Newswise — The bacteria in your gut do more than simply help digest your food. The microorganisms living in your digestive tract can also influence your overall health, including your mood and susceptibility to illness and disease.

Experts still have a lot to learn about the microbiome – the trillions of bacteria that live in your gut – but there are a few things that have become clear.

“In many ways, we are what we eat,” said Dr. Ann Rogers, director of Penn State Surgical Weight Loss.

Many people know they should be eating more of a plant-based diet, yet that can be difficult in a part of the country where starchy corn and potatoes are the closest some people come to eating vegetables.

“We don’t get nearly enough fiber and complex carbohydrates,” Rogers said.

When your body receives a diet high in sugar and simple-to-absorb calories, the bacteria in your gut don’t have much to digest and can actually begin to digest the gut lining, which can lead to trouble.

“A lot of people are afraid to introduce high-fiber foods because they don’t want to get gassy and crampy,” Rogers said. “But if you are patient, your microbiome will adjust.”

She encourages her patients to avoid antibiotics if possible and says it may be worth paying the extra money for high-quality probiotics, as well as hormone- and antibiotic-free meats and dairy products.

“The food industry has started to modify the food we sell to the point where you think you are eating something healthy – for example, an apple – but it’s not the same apple you’d eat years ago. Because of genetic modifications designed to increase sales, it has more sugar and less fiber,” she said.

Long-term use of antacids can change the pH of the digestive tract and alter the gut’s microbiome, so Rogers advises not using them regularly unless it is medically necessary.

Some research recommends eating fermented vegetables such as sauerkraut or kimchi on a weekly basis to promote gut health. Other studies say a regular probiotic supplement can be helpful to just about anyone looking to improve their gut’s microbiome.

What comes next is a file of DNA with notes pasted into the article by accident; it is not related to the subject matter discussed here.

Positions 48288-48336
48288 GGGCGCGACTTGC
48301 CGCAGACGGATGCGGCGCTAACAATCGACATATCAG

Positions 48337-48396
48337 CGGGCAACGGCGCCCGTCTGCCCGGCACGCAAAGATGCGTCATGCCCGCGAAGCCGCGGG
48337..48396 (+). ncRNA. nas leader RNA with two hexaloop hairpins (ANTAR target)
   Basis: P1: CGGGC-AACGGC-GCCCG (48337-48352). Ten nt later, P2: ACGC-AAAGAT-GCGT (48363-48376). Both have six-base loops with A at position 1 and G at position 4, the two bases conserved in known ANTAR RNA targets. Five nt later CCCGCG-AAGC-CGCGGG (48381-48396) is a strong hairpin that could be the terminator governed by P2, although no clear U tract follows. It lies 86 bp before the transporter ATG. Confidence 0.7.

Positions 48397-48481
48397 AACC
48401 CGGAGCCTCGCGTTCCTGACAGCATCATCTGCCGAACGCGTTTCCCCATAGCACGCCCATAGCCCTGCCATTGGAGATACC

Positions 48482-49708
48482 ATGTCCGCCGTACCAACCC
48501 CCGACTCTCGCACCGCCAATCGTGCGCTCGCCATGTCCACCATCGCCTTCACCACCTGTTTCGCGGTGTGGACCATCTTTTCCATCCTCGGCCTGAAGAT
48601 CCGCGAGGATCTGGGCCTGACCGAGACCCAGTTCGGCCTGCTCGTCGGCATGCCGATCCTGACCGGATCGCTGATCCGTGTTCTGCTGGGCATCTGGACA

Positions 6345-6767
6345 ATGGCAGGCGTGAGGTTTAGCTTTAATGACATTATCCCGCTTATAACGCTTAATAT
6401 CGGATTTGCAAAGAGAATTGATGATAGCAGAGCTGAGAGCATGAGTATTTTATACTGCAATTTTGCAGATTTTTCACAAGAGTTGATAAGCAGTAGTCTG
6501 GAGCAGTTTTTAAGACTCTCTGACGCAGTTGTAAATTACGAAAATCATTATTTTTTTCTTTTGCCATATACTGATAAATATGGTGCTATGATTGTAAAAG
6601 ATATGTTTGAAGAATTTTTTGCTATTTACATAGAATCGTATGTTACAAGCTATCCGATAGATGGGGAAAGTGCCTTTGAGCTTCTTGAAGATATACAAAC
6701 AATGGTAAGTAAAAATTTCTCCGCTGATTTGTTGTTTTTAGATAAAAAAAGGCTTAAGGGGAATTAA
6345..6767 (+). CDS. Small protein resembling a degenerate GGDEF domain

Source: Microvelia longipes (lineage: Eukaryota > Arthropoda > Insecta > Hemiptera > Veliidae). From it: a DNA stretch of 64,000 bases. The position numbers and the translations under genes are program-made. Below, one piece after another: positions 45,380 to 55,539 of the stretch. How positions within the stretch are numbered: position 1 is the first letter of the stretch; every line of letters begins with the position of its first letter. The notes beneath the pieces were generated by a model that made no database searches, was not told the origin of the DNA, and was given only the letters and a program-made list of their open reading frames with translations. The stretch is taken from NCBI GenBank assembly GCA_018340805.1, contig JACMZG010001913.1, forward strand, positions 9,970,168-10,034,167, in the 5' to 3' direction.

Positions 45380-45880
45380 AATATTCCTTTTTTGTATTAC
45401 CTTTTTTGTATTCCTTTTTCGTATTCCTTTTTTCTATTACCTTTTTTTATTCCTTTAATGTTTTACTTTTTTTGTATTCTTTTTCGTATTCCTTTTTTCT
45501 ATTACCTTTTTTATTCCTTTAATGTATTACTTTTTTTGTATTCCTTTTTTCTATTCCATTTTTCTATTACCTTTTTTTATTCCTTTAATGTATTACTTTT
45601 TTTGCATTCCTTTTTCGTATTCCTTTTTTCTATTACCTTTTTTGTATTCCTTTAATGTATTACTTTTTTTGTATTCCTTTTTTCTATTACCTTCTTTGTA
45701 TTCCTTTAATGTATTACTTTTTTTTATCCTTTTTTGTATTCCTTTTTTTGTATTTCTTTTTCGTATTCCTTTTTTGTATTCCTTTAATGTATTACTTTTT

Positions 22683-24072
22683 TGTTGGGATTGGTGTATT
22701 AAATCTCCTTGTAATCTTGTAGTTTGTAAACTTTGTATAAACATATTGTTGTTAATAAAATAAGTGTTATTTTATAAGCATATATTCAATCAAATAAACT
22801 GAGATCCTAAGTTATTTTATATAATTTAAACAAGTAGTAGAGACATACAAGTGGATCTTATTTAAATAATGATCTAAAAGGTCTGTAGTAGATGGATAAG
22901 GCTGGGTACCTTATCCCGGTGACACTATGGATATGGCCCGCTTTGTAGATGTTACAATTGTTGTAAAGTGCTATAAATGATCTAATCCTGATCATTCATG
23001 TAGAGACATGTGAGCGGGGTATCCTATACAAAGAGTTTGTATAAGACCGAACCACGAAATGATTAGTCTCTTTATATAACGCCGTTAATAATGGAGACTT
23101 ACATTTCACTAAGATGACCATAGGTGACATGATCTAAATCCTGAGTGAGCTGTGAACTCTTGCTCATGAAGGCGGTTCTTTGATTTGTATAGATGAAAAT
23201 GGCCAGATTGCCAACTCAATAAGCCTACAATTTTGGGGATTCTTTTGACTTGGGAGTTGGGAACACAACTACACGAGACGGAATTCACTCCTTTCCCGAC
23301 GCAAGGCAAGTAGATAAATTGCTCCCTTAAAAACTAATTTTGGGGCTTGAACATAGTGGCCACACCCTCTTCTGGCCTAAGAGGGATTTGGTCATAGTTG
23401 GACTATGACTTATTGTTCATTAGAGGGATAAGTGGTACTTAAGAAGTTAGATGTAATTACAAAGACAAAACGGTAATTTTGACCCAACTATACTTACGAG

Rogers said the biggest problem she sees is that many patients in the surgical weight loss program don’t know how to cook or shop for food.

“Many patients eat mostly at drive-thrus and convenience stores,” she said. “I told one woman to buy a crock pot, put a chunk of meat and some vegetables in it, and turn it on before she left for work. It was a life-changing conversation for her.”

Basic things such as getting enough exercise and sleep, spending time outdoors and managing stress affect gut health just as they do other conditions.

“Regular exercise promotes the diversity of bacteria in the gut,” Rogers said. “And there is a big relationship between our level of stress and the bacteria that live in our gut.”

Stress can affect movement and contractions of the gastrointestinal (GI) tract, make inflammation worse, or even make people more susceptible to infection. Research suggests that some people with functional GI disorders perceive pain more acutely than other people do because their brains do not properly regulate pain signals from the GI tract. Stress can make the existing pain seem even worse.

The good news is that it’s possible to make changes and improve your microbiome.

Rogers said, “It has been shown that if you make even minor changes to your diet, within 24 hours it will change the makeup of your gut.”

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The Medical Minute is a weekly health news feature produced by Penn State Health Milton S. Hershey Medical Center. Articles feature the expertise of faculty physicians and staff, and are designed to offer timely, relevant health information of interest to a broad audience.